On September 29, 2016, the Equal Employment Opportunity Commission announced that starting in March 2018, it will collect summary employee pay data from certain employers. The summary pay data will be added to the annual Employer Information Report or EEO-1 report that is coordinated by the EEOC and the Department of Labor’s Office of Federal Contract Compliance Programs. OFCCP collects data from federal contractors and subcontractors. According to the EEOC, the new data “will improve investigations of possible pay discrimination, which remains a contributing factor to persistent wage gaps.”
Private employers, including federal contractors and subcontractors with 100 or more employees, will be required to report summary pay data. The EEOC admonished that “under no circumstances should employers report individual pay or salaries or any personally identifiable information.”
Federal contractors and subcontractors with 50–99 employees will not be required to report summary pay data, but they will continue to report employees by job category as well as by sex, ethnicity, and race as they do now. Employers with 99 or fewer employees and Federal contractors and subcontractors with 49 or fewer employees will not be required to complete the EEO-1 report, as is current practice.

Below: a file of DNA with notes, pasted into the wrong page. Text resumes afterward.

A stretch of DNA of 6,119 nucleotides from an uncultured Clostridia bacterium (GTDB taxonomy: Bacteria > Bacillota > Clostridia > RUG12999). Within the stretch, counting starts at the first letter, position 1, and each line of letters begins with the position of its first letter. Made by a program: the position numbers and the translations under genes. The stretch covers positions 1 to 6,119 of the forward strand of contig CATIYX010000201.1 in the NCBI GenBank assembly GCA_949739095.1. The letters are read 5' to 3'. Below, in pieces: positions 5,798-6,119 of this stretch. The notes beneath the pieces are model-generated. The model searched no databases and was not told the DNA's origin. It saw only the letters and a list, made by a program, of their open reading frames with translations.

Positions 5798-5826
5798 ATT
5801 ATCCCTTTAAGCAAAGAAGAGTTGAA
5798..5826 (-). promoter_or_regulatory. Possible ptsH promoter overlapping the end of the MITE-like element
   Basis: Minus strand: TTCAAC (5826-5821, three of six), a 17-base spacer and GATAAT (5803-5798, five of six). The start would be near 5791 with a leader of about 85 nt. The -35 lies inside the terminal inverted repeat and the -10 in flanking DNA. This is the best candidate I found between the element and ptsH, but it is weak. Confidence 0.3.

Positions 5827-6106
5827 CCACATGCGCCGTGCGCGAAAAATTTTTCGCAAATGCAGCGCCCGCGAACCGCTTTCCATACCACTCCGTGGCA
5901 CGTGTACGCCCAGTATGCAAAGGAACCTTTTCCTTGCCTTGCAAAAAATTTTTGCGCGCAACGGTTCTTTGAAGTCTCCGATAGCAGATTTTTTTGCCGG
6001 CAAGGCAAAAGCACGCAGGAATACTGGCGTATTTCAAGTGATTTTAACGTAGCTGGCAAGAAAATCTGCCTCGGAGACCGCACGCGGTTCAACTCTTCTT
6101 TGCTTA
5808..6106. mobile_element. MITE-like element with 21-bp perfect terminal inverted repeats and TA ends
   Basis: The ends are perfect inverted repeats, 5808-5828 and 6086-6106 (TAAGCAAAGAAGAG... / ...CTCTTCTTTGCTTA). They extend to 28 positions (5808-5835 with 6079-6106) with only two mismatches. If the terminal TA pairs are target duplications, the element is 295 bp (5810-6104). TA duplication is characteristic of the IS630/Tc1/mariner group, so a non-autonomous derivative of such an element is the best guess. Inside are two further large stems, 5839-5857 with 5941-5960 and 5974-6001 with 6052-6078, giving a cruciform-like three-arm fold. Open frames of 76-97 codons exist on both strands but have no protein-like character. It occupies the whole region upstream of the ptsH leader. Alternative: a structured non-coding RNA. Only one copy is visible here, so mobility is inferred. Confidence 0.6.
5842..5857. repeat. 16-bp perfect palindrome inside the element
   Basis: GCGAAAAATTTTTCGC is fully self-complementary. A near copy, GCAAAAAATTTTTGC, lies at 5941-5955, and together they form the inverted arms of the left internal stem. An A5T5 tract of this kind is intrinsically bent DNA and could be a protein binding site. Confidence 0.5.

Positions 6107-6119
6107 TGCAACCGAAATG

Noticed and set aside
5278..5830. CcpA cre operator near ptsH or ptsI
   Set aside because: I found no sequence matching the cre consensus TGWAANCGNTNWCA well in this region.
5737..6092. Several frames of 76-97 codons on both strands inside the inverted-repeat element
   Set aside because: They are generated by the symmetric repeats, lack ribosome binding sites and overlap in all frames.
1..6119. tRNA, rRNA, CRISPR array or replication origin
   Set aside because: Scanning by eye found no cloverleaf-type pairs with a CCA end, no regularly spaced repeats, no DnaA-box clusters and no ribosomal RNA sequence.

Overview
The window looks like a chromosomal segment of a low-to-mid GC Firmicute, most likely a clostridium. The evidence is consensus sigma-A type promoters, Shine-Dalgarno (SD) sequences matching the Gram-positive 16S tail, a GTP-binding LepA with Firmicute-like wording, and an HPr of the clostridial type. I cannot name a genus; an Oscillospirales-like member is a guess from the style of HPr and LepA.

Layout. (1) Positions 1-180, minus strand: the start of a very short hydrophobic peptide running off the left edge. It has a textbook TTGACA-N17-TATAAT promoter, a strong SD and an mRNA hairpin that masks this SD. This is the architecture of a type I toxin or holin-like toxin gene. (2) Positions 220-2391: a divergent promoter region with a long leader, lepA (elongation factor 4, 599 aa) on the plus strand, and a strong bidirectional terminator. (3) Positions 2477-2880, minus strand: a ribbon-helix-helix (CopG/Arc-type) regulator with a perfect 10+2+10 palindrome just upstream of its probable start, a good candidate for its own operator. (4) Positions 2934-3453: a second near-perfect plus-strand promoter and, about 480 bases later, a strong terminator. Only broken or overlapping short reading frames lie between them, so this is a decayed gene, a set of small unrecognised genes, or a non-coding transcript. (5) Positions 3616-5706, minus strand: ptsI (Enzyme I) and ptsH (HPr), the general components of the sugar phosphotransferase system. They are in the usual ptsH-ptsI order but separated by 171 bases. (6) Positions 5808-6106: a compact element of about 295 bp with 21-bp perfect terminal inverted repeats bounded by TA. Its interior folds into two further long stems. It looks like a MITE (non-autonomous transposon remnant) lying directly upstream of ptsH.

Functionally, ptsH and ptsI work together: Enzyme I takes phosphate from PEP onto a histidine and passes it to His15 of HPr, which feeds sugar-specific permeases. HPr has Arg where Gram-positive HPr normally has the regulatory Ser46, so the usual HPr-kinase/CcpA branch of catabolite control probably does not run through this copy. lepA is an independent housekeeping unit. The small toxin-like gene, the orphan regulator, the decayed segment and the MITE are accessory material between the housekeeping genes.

The EEOC has stated that “it is committed to providing support for employers as they transition to reporting summary pay data on the new EEO-1 report.” In response to public comments, the first deadline for the new 2017 EEO-1 report will be March 31, 2018, which gives employers 18 months to prepare. This revision does not impact the 2016 EEO-1 report, which is due on September 30, 2016 and is unchanged.
The EEOC will offer free webinars for interested employers and stakeholders on October 20 and October 26, 2016. Technical assistance also will be available through the EEOC’s hotline and email. For more information, click here.
The EEOC adopted the new EEO-1 form after an extensive deliberative process that included publication of two versions of the proposed EEO-1 for public comment and a public hearing on March 16, 2016. In total, the EEOC considered written comments from thousands of individuals, employers and their representatives, civil rights and women’s organizations, human resources and payroll associations, and Members of Congress.
The EEOC does not disclose EEO-1 data for a specific employer; it only publishes large-scale aggregated EEO-1 data in a way that fully protects employer confidentiality and employee privacy. OFCCP holds EEO-1 data for federal contractors and subcontractors confidential to the maximum extent possible under the Freedom of Information Act and the Trade Secrets Act.
More information about the revised EEO-1 report, including the new form, a Fact Sheet for Small Business, and a question and answer document, are available on EEOC’s website. General information for Federal contractors and subcontractors is available on OFCCP’s website.